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Medieval Sourcebook:
Anselm of Canterbury:
How to Treat a Convert (before 1100)

Anselm the archbishop to Lord Prior Arnulf and Archdeacon William [wisheth] health and the blessing of God.

With the inmost affection of my heart I order you and beg your religion to take care of this Robert, with that joyful piety and pious joy with which all Christians ought to help and assist one fleeing from Judaism to Christianity.  Let no poverty or other accident which we can avert cause him to regret having left his parents and their Law for Christ's sake. . . . Do not let him and his little family suffer any harsh want, but let him rejoice that he has passed from perfidy to the true faith, and prove by our piety that our faith is nearer to God than the Jewish.  For I would prefer, if necessary, that there should be spent in this all that belongs to me from the rents of the archdeaconry, and even much more, rather than that he who has fled out of the hands of the devil to the servants of God should live in misery amongst us. . . . For his misery both in victual and in clothing touches my heart. Release my heart from this wound if you love me.   Farewell.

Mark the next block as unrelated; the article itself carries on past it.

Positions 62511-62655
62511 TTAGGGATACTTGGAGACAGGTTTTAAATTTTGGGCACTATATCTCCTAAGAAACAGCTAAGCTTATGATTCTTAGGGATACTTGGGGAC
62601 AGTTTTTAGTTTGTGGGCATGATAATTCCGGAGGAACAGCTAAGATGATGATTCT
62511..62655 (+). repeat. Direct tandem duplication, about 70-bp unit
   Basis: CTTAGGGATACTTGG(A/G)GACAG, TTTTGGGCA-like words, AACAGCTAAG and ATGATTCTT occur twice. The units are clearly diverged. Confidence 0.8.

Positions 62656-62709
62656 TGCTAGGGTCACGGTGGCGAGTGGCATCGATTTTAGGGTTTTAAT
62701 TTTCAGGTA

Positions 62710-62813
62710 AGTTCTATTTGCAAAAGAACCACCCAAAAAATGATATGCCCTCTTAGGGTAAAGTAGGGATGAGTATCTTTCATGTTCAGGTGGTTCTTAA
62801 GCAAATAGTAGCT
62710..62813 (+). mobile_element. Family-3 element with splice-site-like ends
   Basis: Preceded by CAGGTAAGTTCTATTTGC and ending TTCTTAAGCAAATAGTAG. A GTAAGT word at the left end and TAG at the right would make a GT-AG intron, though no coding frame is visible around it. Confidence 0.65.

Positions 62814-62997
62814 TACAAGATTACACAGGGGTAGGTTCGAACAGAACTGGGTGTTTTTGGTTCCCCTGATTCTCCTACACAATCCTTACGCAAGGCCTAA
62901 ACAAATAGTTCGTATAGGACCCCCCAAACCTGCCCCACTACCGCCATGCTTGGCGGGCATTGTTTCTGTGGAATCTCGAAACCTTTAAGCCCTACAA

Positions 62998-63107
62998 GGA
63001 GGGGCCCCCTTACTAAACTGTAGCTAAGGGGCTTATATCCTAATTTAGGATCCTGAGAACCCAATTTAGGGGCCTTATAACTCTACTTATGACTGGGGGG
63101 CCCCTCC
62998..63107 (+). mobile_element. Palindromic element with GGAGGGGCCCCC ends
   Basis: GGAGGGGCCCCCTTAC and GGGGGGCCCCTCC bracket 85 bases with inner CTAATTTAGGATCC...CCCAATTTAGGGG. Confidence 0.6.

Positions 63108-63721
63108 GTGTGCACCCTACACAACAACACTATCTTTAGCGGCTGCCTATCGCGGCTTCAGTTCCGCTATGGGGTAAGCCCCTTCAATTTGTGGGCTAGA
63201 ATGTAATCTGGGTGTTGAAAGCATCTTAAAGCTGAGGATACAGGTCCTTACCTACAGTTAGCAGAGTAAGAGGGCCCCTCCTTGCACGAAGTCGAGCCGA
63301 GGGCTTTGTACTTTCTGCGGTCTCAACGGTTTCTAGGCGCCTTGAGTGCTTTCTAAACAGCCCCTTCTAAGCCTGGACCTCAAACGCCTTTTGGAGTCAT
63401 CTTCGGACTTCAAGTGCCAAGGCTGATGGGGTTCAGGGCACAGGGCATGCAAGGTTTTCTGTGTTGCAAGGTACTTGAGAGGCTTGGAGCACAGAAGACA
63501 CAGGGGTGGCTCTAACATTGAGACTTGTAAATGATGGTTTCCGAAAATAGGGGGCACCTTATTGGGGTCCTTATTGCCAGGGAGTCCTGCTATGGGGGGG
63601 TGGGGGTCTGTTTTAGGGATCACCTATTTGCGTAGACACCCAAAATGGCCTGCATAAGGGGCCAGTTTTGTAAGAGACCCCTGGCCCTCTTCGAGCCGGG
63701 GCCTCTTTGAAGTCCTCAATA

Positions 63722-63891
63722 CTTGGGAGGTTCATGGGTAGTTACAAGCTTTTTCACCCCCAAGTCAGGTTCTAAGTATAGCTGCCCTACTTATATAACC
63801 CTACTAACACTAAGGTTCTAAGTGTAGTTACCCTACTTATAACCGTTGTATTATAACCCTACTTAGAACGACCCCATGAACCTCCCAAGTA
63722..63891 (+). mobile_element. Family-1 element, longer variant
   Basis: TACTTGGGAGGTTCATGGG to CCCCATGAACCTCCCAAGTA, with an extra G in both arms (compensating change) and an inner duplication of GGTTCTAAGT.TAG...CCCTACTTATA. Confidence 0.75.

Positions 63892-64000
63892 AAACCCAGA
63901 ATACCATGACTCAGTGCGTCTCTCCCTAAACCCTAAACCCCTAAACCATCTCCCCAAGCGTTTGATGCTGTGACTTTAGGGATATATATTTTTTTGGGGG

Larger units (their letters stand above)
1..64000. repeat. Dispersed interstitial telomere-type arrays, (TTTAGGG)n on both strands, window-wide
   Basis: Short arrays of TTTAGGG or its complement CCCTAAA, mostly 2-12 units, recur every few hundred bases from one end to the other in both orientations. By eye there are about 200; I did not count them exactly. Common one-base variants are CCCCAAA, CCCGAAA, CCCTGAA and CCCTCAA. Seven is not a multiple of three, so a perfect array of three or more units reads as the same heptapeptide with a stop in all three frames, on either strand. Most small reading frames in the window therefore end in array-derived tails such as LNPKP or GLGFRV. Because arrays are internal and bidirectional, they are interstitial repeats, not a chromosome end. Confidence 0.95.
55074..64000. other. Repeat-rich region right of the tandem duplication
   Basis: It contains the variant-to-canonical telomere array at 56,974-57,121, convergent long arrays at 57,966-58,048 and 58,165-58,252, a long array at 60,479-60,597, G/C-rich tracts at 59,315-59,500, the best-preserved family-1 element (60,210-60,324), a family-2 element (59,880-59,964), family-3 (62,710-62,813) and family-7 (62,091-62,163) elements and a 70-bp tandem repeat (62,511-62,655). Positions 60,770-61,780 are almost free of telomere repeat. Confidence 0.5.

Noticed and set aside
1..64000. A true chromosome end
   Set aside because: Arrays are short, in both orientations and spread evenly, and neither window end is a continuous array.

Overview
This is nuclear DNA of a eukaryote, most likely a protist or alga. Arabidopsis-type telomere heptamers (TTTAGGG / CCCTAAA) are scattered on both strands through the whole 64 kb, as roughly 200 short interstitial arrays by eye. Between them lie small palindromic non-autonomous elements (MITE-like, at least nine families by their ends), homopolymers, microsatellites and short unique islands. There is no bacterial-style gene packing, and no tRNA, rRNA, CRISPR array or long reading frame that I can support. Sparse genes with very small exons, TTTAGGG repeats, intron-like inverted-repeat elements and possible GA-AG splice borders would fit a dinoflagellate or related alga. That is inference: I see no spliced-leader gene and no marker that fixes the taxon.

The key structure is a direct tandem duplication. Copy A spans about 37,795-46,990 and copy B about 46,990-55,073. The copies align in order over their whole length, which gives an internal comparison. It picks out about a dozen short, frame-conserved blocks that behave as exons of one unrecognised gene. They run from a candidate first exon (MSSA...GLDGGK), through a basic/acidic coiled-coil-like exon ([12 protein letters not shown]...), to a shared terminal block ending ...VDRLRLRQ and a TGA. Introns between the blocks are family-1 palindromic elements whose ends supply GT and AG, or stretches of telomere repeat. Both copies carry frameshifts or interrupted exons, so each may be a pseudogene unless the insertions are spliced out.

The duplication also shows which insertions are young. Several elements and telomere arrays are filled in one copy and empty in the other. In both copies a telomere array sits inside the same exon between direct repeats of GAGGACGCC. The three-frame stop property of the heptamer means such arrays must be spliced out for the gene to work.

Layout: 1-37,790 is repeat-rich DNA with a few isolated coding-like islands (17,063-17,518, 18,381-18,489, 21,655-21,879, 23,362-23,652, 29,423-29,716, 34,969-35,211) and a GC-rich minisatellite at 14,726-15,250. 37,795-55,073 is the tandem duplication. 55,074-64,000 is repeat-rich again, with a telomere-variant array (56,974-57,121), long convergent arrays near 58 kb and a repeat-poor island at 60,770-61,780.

Source: St. Anselm Epist. iii., cxvii, ed. Joseph Jacobs, The Jews of Angevin England: Documents and Records (London, 1893), p. 12

Scanned by Elka Klein.

This text is part of the Internet Medieval Source Book. The Sourcebook is a collection of public domain and copy-permitted texts related to medieval and Byzantine history.

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© Paul Halsall, November 1998